Wounds Of War Bring Afghan Children To Texas, Connecticut
Undated (AP) _ Sixteen Afghan youngsters bearing the scars of war have been brought to the United States for medical treatment.
Nine boys reached Houston on Tuesday, the same day seven other children arrived in Connecticut. In their homeland, Soviet troops and the Soviet-backed government have been fighting Afghan rebels since 1979.
The youths in Texas, selected by the International Red Cross from hospitals or Afghan refugee centers in Pakistan, range in age from 7 to 18 and each has arm or leg injuries. Some left the airplane in wheelchairs, while others limped through the Houston Intercontinental Airport terminal.
″He’s very happy to be in the United States,″ an interpreter said of the youngest child, known only as Bakhtiar. The 7-year-old’s knee was injured when a wall fell on him during a bombing attack.
″He is one of the most fortunate ones,″ said interpreter Mohammed Zia Jahed.
″These things (bombs) are attached to toys, to food, even to leaves,″ said Joanne Herring Davis, the Pakistani consul based in Houston. ″They want children to suffer. This is planned torture.″
″Certainly there is no more worthy cause we can dedicate ourselves to,″ said Rep. Charles Wilson, D-Texas, who helped organize the aid effort. ″Hundreds, thousands, are in need.″
Originally, a dozen youths were slated to be treated in Houston-area hospitals. But three were not healthy enough to make the trip, Wilson said. He said he hopes to eventually have 50 children treated.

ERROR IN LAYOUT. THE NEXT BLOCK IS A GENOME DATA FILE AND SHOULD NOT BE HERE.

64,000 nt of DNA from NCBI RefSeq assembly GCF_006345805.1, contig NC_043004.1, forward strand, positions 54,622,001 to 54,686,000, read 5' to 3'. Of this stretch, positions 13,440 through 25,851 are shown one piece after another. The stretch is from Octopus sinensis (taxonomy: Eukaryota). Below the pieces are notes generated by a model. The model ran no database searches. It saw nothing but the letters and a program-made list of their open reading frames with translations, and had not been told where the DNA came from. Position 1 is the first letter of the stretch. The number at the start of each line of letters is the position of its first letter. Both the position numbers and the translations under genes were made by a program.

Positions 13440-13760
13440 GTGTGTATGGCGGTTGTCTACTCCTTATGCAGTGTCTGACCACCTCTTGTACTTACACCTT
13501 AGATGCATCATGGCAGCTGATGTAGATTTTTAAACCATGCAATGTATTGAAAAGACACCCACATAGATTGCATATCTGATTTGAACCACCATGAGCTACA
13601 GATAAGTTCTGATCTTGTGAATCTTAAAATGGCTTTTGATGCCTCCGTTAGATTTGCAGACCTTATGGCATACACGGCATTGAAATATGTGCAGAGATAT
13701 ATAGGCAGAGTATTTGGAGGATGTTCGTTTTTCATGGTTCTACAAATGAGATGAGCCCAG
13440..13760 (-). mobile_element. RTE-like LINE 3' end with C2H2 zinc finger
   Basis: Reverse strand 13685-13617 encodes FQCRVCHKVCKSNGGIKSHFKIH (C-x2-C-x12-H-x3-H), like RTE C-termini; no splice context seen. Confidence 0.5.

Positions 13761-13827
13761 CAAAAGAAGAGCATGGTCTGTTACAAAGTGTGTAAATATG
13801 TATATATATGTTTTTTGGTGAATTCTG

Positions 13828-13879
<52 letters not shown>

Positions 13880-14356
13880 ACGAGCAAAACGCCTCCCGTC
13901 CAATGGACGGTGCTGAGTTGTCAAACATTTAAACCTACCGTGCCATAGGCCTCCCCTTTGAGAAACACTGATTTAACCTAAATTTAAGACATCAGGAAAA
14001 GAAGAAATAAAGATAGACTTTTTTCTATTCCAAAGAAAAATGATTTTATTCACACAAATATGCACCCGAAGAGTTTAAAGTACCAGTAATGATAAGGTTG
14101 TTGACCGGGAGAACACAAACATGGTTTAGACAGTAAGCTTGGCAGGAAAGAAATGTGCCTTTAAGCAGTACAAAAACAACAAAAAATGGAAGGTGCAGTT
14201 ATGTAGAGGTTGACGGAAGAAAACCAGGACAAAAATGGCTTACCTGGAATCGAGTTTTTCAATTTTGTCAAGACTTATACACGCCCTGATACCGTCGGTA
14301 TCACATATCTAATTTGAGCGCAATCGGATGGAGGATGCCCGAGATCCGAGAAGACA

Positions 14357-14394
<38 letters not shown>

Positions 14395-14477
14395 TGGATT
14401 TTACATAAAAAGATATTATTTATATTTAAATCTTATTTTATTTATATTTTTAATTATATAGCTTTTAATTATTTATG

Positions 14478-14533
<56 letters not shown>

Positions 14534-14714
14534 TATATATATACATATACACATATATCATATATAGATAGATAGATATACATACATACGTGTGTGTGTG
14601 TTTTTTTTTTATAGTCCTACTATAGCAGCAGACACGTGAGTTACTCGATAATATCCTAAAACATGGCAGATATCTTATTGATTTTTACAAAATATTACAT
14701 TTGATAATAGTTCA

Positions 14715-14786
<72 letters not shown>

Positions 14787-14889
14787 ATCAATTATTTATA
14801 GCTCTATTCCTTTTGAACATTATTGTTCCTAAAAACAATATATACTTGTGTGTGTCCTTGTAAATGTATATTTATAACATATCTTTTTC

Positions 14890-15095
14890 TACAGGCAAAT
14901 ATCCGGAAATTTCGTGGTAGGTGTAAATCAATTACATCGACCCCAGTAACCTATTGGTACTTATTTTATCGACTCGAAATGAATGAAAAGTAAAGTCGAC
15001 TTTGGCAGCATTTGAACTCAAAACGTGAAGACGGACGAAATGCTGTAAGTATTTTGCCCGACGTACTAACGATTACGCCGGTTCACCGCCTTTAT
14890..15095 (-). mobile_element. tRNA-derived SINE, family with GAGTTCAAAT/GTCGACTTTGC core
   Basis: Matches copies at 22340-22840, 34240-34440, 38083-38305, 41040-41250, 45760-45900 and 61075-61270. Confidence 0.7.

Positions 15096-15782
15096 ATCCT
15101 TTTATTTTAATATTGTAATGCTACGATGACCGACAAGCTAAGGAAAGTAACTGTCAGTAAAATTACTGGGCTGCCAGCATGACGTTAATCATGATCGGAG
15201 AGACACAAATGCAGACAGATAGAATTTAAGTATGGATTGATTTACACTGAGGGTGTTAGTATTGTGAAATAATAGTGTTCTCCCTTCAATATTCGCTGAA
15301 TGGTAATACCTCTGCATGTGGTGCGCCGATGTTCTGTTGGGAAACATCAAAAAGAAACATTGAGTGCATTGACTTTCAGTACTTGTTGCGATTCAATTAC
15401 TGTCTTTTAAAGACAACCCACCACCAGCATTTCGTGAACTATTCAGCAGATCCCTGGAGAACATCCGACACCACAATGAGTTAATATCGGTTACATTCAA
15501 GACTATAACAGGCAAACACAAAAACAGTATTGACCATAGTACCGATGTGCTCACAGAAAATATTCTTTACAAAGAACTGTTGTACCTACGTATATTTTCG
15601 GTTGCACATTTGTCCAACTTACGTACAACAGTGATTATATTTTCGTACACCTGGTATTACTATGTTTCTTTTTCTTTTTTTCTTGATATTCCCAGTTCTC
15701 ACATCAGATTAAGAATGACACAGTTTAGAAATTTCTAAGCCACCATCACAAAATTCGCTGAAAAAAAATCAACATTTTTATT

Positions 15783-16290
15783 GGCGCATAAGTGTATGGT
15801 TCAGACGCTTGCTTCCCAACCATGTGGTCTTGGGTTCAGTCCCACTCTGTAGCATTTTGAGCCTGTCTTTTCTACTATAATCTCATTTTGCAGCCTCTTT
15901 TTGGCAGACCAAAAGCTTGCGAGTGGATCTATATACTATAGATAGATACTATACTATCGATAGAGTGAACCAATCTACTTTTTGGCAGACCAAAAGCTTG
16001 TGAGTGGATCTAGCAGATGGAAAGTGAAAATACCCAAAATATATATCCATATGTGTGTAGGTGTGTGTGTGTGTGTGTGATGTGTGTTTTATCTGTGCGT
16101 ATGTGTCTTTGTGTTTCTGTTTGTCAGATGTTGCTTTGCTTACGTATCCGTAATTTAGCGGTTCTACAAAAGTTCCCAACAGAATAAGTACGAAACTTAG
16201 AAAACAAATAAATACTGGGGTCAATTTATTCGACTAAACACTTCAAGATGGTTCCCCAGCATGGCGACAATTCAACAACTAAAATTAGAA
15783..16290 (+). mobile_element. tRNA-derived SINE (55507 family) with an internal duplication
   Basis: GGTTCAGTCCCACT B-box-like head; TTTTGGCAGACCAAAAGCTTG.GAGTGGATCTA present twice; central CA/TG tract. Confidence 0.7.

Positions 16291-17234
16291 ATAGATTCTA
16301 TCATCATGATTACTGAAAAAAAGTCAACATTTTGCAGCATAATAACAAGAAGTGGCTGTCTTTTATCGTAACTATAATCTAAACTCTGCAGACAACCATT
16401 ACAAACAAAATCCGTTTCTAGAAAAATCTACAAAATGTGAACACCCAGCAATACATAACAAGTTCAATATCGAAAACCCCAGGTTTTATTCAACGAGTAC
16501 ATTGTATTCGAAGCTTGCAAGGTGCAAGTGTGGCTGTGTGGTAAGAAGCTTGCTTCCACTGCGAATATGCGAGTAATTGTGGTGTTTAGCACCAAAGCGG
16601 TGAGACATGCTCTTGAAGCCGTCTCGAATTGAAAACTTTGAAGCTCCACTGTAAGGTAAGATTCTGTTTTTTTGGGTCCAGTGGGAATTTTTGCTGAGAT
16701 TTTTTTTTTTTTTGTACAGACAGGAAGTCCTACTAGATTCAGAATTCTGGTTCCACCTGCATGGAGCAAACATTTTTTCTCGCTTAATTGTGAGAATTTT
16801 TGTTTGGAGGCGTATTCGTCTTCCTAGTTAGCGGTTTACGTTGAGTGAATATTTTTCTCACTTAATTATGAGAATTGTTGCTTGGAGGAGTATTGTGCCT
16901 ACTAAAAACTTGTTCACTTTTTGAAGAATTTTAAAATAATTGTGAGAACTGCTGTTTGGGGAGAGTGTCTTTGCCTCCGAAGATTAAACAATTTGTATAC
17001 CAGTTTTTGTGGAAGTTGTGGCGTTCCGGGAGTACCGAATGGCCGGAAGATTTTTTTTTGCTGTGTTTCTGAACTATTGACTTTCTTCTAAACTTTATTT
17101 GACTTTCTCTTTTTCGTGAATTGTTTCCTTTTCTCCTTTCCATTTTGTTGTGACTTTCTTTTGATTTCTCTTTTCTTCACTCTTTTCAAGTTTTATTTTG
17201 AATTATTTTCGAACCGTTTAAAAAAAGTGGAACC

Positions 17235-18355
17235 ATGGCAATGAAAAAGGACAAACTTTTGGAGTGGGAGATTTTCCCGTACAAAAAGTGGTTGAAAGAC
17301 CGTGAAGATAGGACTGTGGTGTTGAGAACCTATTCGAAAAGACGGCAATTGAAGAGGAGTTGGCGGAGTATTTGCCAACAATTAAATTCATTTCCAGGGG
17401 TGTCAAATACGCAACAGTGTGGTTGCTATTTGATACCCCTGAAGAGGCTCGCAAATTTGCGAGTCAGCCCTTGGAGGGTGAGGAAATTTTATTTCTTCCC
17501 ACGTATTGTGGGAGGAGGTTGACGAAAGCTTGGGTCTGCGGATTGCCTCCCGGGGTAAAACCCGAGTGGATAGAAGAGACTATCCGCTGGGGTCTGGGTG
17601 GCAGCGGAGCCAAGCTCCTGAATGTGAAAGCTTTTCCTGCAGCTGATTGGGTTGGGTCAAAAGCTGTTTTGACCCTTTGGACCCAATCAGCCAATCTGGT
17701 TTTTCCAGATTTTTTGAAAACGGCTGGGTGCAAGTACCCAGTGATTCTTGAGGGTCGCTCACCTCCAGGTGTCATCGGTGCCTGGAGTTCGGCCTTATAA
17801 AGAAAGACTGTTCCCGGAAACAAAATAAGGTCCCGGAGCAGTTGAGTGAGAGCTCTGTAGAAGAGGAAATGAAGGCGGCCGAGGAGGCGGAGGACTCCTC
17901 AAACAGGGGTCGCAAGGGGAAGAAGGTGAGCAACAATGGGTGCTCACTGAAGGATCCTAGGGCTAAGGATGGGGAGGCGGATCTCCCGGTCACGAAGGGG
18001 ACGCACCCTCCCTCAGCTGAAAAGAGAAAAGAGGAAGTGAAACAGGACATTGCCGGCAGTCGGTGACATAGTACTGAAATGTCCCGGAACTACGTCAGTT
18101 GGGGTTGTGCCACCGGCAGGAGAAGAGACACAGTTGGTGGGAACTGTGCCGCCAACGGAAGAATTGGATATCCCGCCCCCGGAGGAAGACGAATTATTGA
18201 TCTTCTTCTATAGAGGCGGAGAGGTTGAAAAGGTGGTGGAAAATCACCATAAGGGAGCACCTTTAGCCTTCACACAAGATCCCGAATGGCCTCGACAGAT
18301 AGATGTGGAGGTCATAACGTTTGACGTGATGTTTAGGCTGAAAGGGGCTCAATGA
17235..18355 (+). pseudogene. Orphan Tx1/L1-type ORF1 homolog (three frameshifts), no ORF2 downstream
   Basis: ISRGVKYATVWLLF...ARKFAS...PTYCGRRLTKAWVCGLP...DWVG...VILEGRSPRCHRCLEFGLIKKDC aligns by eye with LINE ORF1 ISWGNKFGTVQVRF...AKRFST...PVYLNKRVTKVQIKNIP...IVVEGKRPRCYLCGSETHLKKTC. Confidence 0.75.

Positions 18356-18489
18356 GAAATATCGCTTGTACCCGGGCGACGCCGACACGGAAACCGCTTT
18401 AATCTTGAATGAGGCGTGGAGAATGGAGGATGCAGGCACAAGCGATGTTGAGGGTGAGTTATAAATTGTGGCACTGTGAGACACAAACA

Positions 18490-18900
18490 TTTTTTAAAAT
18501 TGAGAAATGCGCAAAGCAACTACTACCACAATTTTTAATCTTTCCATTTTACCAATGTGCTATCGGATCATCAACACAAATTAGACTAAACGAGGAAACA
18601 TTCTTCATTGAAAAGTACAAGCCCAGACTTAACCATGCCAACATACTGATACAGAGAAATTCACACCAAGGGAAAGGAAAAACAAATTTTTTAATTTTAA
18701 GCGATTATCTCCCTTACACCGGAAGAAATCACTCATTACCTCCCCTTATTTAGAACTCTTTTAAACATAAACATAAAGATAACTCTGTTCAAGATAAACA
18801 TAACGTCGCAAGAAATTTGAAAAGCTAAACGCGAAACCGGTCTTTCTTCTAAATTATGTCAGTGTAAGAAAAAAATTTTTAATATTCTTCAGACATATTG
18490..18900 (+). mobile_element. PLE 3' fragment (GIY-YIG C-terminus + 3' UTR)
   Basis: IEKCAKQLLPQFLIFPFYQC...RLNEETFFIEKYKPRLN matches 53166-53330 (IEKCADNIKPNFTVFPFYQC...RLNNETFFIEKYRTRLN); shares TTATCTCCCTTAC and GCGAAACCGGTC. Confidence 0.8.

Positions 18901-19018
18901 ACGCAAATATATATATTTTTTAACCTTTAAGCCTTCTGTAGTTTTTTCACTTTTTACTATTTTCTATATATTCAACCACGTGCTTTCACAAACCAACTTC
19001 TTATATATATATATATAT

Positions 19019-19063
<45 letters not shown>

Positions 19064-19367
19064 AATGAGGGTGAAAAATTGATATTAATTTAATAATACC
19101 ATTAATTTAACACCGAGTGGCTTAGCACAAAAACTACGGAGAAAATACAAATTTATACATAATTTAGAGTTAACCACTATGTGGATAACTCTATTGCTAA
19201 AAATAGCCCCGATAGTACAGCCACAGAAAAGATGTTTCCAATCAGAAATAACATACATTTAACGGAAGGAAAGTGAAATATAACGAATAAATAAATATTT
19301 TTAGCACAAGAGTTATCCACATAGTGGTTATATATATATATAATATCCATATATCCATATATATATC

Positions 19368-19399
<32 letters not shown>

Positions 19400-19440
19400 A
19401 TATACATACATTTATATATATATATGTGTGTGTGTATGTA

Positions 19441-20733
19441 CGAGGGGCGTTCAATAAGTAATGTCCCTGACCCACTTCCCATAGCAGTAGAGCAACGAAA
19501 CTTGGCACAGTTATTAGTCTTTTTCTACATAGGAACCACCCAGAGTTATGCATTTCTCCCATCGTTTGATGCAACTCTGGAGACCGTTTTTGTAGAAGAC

It’s uncertain how long the youths will remain in the United States since each has a different medical problem, officials said. Eleven Houston hospitals have volunteered treatment.
Five Connecticut hospitals will provide free treatment to the seven children who are part of a group of 24 brought to the United States by Heal the Children, said Angeles Glick, director of the group’s Northeast chapter. The non-profit group, based in Spokane, Wash., was founded to provide medical care for Third World Children, said Catherine Trembley, its national social service director.
The children, who arrived at Bradley Airport in Windsor Locks, have injuries ranging from bullet wounds to bad burns.
Nick Mohamad, 19, has bullet wounds to his elbow. Speaking through a translator, he described his escape from his native village in the middle of the night.
″I heard the shots from the guns...the Russians had surrounded the village. ... They bombarded us and I just started running. I fell and I felt the bullets hit my arm and leg. The blood was rushing out and there were Russians running around me. I pretended I was dead.″
The next morning people from a neighboring village rescued him.
The U.S. State Department selected the children for the trip, and the U.S. Air Force provided the transportation, said Ms. Glick.
An official at the State Department in Washington, D.C., said the McCollum Amendment, passed by Congress this year, allots $10 million for the transportation of human goods and patients affected by war.
Nonprofit organizations then find free medical care. Glick said there have been about 40 children brought here so far and the department hopes to bring more as other free medical services become available.
Pir Mohamad, who will stay with Anne S. Groo of Greenwich, is going to have facial reconstruction to remove a piece of shrapnel from his cheek.
″It was a very moving thing to see kids pulled off the stretchers this morning,″ said Mrs. Groo. ″The blind boy was singing his native songs ... there he was in the back of a strange car in a strange country ... and he was singing away.″